1. Sharp knife or scissors for snipping plant material
2. Cup or jar with lid for brewing tea
3. Small metal mesh strainer (if larger strainer, you'll also need a funnel) for straining plant material out of tea
4. Clean cloth handkerchief to line the strainer to strain out smaller plant particles, particularly with herbs such as mullein or blackberry which have irritating hairs or thorns
5. Hand towels for compresses
These are some of the traditional uses of the following plants. Please always make sure you have proper identification before using a herb and please make sure the area where you are gathering is uncontaminated by chemicals, animal waste, etc. Please consult a medical professional if you have a serious health condition.
*Found in yards, on curb corners
*Horizontally ribbed leaves
*Part Used: Leaves
*Poultice used for cuts, scrapes, bug bites, splinters, external infection, rashes
*Tea or compress used externally for burn and wounds (plantain/yarrow tea frozen in an ice cube tray is especially nice for burns and is a good way to preserve the herbs for winter use), internally for dry coughs, ulcers, stomach inflammation caused by food sensitivity
*Compress used for hemorrhoids
*Found in disturbed soil. Loves gardens
*Leaves shaped like goosefoot. White powder under leaves
*Part Used: Leaves
*Tea used as a diuretic and for upset stomach
*A few leaves eaten every couple of hours used for toothaches or other infections, colds or flu, fever blisters
*Parts Used: Leaves and flowers
*Also called bergamot bee balm, horsemint
*Spicy smell similar to oregano
*Grows in ditches and on roadsides. Tough as nails and easy to grow in the garden. Full sun or partial shade.
*Anti-viral, antifungal, antibacterial
*Poultice, tea or compress used for wounds or burns
*Tea used internally or as a steam inhalation (be sure to cover your eyes if you use it this way) for headaches (particularly pressure headaches), sinus infection/congestion, colds, coughs, flu, congestion in head or ears. As a mouth wash (strong anti-decay constituent)
*Compress used for menstrual cramps
*Aromatherapy---crush a few leaves and sniff for a clear mind. I use this when planning speeches to help me communicate clearly
(The plant in the foreground of the photo is a young yarrow plant. The stalk grows much taller and the flowers open into a white bunch.)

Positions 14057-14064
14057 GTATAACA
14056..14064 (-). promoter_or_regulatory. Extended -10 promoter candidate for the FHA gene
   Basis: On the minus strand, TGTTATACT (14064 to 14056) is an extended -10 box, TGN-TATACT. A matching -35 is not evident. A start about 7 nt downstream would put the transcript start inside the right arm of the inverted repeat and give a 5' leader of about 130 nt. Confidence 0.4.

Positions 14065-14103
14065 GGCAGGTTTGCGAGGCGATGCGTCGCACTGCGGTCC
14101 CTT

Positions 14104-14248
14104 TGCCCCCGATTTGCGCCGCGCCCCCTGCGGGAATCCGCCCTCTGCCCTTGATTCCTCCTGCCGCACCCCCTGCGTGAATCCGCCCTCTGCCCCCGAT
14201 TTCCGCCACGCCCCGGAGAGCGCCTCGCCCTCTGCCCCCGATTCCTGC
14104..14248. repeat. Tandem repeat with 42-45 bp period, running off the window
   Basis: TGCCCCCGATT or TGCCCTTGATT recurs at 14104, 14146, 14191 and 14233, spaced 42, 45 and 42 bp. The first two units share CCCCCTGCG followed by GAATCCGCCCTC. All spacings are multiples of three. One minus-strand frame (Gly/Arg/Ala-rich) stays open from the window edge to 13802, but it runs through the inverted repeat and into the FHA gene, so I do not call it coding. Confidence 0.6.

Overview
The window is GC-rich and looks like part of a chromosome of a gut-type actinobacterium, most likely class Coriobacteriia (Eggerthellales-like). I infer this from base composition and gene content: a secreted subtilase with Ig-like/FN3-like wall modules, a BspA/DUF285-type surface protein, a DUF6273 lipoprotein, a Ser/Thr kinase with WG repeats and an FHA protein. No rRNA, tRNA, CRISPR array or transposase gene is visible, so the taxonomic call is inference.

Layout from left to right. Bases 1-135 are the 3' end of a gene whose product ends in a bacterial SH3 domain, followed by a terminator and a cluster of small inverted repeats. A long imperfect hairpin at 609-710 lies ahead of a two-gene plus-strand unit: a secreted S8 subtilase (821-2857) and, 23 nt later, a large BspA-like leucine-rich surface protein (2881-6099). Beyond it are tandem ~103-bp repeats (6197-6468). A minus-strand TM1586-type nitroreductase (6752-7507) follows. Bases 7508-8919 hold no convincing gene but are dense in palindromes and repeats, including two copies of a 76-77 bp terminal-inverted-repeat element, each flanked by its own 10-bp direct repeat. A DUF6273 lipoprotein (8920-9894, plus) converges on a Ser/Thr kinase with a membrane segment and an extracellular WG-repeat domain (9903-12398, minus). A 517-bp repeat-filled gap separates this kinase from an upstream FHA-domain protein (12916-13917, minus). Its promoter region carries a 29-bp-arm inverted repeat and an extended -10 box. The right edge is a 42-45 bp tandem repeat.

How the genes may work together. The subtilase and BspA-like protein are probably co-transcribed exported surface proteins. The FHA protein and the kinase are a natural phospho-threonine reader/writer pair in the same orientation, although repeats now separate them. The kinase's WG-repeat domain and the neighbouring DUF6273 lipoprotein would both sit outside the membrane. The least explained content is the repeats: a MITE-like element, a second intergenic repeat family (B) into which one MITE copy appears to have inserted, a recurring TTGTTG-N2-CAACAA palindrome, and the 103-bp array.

*Grows in sun or partial shade in meadows or in yards.
*Ferny leaves. Distinctive menthol-like smell.
*Parts Used: Flowering Tops (including leaves)
*Compress or poultice for wounds, particularly to stop bleeding
*Compress or poultice for sprains, breaks, fungus
*Tea for colds, flu, food poisoning, excessive menstruation
*Yarrow wand as mosquito repellent (Cut a fresh branch of yarrow and lightly tap yourself with it to spread the odor and repel mosquitoes)
*Do not use internally if pregnant
*Moistened, crushed plant material applied externally to affected area
*You may chew the plant material to moisten and crush it both at once if you are preparing a poultice for yourself but most herbalists suggest distilled, tap or spring water if you are preparing it for someone else so as not to spread saliva-borne germs or diseases. Alternatively, you can have person chew their own poultice.
*The material may be wrapped in cheesecloth or a handkerchief and applied to skin or applied directly.
*Most people have made tea at some point in their lives but these directions are for a tea to maximize the benefits to support health
*2 teaspoons dried plant material or 2 tablespoons fresh (may use more for external applications) per 1 cup boiling water
*Boil water. Pour over plant material. Cover (this is important to keep the volatile oils from escaping) and steep 7-20 minutes. Strain. I steep most teas for internal use between 7-10 minutes.
*Make a strong tea
*May be cool (for recent sprains, burns) or warm (cramps, sore muscles)
*Dip hand towel in tea and loosely wring out
*Wrap area. Cover with dry towel
*May use ace bandage to hold moist towel in place
I hope this is helpful for people interested in getting started using herbs but who may not know where to start. I'm available to answer questions by email and I also teach classes in Duncan, Oklahoma and sometimes also in the surrounding areas. (Please check the "local classes" tab to see what is coming up.)